One of Jesus’ most telling moments has to be in John 18, verse 36. He’s standing before Pilate who literally holds Jesus’ life in his hands, and Jesus has the audacity to say, “My kingdom is not of this world. If it were, my servants would fight to prevent my arrest by the Jews. But now my kingdom is from another place.”
This statement is profound for endless reasons, one of them being the circumstance it’s uttered within. Jesus is of course capable of calling upon legions of angels to come have an epic throwdown with Pilate’s guards and the chief priests. But he doesn’t. And this verse indicates that the reason for not doing so is more than simply a superior amount of self control on Jesus’ part (as though he really wanted to go Neo/Matrix style on them but just restrained himself for the good of the cause). Rather, to do so would be contrary to the very nature of Jesus’ kingdom. His kingdom is not like Caesar’s kingdom or any kingdom of our world, for that matter. In Jesus’ kingdom, the King goes to the cross despite every opportunity for retaliation. It is of a completely different essence than our rules of engagement. And it should cause we who claim citizenship in Jesus’ kingdom to do a gut check.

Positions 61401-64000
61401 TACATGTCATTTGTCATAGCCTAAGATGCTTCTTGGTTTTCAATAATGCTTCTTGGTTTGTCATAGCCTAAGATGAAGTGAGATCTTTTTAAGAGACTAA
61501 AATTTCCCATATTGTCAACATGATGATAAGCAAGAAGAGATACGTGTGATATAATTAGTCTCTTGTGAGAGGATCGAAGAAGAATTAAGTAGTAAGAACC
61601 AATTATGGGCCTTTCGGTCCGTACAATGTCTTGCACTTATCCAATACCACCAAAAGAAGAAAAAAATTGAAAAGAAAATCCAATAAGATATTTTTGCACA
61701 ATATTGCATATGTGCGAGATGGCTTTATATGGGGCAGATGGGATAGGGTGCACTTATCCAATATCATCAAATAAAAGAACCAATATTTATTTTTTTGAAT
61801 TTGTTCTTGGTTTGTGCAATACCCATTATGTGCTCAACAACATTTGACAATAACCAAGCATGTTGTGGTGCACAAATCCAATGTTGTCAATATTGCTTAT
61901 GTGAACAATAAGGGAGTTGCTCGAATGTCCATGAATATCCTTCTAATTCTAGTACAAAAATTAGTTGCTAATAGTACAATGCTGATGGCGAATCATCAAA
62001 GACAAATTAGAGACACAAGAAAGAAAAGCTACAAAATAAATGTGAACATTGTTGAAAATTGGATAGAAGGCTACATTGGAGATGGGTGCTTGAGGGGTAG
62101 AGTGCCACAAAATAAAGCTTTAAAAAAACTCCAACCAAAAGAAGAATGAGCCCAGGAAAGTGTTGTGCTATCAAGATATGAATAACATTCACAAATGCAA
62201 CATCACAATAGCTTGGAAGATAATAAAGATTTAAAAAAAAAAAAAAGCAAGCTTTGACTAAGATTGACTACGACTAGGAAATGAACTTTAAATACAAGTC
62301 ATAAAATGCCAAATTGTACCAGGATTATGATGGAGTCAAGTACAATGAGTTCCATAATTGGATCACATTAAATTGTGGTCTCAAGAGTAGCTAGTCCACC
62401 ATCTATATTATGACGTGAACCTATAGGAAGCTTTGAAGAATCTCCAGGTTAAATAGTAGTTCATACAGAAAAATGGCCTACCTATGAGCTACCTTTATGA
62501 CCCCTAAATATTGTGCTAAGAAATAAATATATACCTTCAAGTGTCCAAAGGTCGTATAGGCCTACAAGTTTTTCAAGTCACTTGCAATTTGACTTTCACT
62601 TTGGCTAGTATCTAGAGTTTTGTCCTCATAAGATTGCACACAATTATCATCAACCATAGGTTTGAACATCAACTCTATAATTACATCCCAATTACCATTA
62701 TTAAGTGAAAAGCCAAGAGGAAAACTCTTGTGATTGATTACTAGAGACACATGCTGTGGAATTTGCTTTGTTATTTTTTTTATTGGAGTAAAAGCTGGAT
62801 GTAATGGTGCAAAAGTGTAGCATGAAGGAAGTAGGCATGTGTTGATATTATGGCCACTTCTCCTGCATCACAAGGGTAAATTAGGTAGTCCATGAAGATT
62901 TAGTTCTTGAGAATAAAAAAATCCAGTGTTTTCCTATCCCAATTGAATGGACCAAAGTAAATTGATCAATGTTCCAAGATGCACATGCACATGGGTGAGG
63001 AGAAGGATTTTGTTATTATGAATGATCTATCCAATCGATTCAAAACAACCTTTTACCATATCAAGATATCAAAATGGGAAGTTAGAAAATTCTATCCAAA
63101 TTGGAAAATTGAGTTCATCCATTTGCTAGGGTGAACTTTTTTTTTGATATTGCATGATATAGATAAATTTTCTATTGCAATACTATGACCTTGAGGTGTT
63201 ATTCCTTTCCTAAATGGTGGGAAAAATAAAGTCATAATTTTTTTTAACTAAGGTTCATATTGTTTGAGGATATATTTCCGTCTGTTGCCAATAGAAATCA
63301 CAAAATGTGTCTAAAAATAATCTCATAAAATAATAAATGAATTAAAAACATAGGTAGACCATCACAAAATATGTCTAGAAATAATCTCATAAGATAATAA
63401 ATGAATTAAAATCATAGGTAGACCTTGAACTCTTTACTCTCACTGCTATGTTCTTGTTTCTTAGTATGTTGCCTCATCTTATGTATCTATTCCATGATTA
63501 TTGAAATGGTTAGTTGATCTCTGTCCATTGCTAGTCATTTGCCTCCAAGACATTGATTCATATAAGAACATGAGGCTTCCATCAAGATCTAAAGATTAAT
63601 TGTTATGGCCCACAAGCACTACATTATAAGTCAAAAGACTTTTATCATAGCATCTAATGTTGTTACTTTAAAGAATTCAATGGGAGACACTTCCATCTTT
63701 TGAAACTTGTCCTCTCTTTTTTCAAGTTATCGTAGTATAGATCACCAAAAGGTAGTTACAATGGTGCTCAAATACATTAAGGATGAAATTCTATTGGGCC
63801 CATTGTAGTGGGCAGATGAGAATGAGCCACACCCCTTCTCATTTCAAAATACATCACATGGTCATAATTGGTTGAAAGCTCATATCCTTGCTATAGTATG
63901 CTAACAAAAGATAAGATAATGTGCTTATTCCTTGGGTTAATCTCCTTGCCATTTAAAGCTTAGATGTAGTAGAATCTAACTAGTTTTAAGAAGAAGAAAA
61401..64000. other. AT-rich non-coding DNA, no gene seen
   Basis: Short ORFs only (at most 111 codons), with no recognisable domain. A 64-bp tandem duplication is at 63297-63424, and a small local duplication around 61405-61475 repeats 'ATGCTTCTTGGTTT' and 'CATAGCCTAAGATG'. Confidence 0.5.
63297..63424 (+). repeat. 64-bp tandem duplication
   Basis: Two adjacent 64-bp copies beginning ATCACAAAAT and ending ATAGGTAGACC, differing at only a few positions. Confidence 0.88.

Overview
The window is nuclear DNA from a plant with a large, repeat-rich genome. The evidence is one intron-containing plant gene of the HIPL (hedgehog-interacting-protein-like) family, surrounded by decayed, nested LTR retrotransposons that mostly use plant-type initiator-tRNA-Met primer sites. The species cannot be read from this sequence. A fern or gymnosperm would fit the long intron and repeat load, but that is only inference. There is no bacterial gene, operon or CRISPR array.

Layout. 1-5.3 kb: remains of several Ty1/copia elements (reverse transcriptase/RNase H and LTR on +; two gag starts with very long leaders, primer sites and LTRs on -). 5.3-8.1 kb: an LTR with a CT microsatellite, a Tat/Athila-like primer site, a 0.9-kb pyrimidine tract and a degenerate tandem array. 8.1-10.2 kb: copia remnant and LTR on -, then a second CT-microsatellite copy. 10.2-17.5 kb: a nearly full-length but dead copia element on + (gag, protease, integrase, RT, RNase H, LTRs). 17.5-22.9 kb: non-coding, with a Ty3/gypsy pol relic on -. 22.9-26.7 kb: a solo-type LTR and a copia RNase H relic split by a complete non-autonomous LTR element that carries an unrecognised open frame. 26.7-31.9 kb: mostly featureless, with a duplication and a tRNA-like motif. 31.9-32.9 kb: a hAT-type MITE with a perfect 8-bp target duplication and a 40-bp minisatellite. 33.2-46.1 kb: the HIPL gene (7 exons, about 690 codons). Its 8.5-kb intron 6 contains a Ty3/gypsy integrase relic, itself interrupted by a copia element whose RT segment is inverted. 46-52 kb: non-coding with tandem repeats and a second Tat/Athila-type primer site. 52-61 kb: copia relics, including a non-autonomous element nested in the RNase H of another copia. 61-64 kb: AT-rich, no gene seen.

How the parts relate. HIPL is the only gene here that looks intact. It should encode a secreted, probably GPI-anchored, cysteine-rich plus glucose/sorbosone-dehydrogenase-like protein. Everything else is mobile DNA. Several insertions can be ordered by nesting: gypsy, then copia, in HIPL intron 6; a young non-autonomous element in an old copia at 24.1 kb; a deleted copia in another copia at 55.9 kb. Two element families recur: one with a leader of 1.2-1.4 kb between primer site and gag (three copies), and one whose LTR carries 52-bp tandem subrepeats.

Jesus is not saying that his kingdom is in some other country or planet. He’s saying that his kingdom is of a completely different source. Throughout the crucifixion narrative, John depicts Jesus as calm and composed while Pilate and the crowds are confused, anxious, and angry. The flustered chief priests even say that which you would have never saw coming – “we have no king but Caesar” (19:15). It’s all one more way that John subtly points to Jesus’ supremacy. And in this face off between two kings – one from this world, one from another – we find which kingdom truly has more power.
If there is ever a day on our calendar that sends off warning flares for Christians in a superpower like ours, it’s Good Friday. Let us continue to ask ourselves: which kingdom do I reflect? This one or Christ’s’?